RECRUITING

Behind the ranking disparity of Notre Dame OL commit Liam Eichenberg

Tyler James
South Bend Tribune

Call it an old-fashioned difference of opinion.

As the college football recruiting landscape has grown — earlier evaluations, more camps and easier access to film — the disagreements seem to be fewer and smaller. A ranking disparity of several spots usually comes down to splitting hairs.

That's not quite the case with 2016 offensive line recruit Liam Eichenberg, Notre Dame's most recent verbal commitment. Most national recruiting services — from 247Sports to Scout to ESPN to CBS Sports Network recruiting analyst Tom Lemming — rate Eichenberg as a four-star prospect.

Rivals, however, pegs the 6-foot-5, 285-pounder from Cleveland, Ohio, as a three-star recruit. A closer look at position rankings shows how wide the opinion gap really is. 247Sports slates Eichenberg as the No. 5 offensive tackle in the 2016 class. Scout rates him No. 9 at position. Rivals lists him as the No. 37 offensive tackle in the country.

The ranking could be simply dismissed as an outlier, but Rivals has built a strong reputation in the recruiting industry for more than a decade. So why the low ranking for Eichenberg?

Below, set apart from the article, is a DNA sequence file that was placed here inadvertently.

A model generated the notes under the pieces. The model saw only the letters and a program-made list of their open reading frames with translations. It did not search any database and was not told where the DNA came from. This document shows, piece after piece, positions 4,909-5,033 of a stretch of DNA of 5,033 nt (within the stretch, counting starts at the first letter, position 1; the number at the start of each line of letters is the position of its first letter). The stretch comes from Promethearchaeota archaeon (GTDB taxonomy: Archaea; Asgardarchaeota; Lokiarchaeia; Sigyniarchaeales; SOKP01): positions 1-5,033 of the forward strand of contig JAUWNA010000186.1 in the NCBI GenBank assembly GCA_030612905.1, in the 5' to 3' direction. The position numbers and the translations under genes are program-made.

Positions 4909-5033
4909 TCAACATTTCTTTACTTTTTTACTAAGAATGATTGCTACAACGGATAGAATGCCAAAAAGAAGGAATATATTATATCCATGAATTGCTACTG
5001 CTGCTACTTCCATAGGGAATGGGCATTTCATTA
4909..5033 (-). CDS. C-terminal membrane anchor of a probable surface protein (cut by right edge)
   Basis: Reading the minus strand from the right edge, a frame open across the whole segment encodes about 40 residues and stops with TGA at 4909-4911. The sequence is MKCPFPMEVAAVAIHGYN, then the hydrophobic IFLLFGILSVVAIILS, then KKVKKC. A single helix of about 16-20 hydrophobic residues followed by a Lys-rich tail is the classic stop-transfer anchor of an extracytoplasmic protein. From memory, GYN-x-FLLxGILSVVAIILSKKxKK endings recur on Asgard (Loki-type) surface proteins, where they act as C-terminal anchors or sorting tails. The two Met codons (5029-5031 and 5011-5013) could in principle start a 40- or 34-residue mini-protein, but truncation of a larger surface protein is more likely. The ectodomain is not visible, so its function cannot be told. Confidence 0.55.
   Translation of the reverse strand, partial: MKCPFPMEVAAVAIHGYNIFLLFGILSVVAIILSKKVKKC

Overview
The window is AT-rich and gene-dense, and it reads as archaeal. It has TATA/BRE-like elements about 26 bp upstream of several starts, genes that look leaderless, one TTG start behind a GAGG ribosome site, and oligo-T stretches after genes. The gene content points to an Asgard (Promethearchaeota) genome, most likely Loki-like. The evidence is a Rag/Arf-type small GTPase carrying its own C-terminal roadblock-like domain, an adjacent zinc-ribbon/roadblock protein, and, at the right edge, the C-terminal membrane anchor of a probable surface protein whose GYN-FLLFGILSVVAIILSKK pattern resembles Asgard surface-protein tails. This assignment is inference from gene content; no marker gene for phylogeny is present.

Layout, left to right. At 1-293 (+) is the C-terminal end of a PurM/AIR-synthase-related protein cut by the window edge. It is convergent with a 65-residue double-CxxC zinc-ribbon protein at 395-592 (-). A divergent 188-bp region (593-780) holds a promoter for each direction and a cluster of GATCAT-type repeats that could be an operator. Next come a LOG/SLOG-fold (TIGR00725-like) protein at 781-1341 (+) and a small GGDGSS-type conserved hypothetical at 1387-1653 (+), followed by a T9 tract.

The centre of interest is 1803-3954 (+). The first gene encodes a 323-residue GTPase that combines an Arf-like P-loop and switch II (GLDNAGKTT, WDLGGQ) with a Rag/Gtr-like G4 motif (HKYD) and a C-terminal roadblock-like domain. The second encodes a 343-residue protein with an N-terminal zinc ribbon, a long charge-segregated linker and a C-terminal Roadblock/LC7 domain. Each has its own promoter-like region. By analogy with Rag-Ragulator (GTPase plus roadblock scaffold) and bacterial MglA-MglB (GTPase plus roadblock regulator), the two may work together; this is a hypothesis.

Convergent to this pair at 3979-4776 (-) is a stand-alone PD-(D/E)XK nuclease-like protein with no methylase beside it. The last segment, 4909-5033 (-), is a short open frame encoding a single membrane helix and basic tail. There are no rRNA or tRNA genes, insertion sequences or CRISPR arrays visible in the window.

“What we see out of Liam is that he's a very solid offensive lineman,” said Rivals Midwest analyst Josh Helmholdt, who saw Eichenberg play in person twice as a junior and once as a sophomore. “He has good, not great, movement skills. His technique is solid.”

Helmholdt said a three-star rating designates the player as an FBS-level prospect among the top 750 players in the country. He pointed to four-star offensive tackles Ben Bredeson, an Irish target, and Tommy Kraemer, an Irish commit, as linemen with superior qualities when evaluating Eichenberg. Rivals ranks Kraemer as the No. 2 offensive tackle and Bredeson No. 3.

“Compared to a Ben Bredeson, he probably doesn't have that level of technical skill. Compared to Tommy Kraemer, he doesn't have that level of sheer physical prowess and power. He's not built like a Tommy Kraemer with the big shoulders and the potential to grow into a mammoth, mountain-mover type of a guy. He's a very good prospect. We just don't see him as that elite prospect that some other people do.”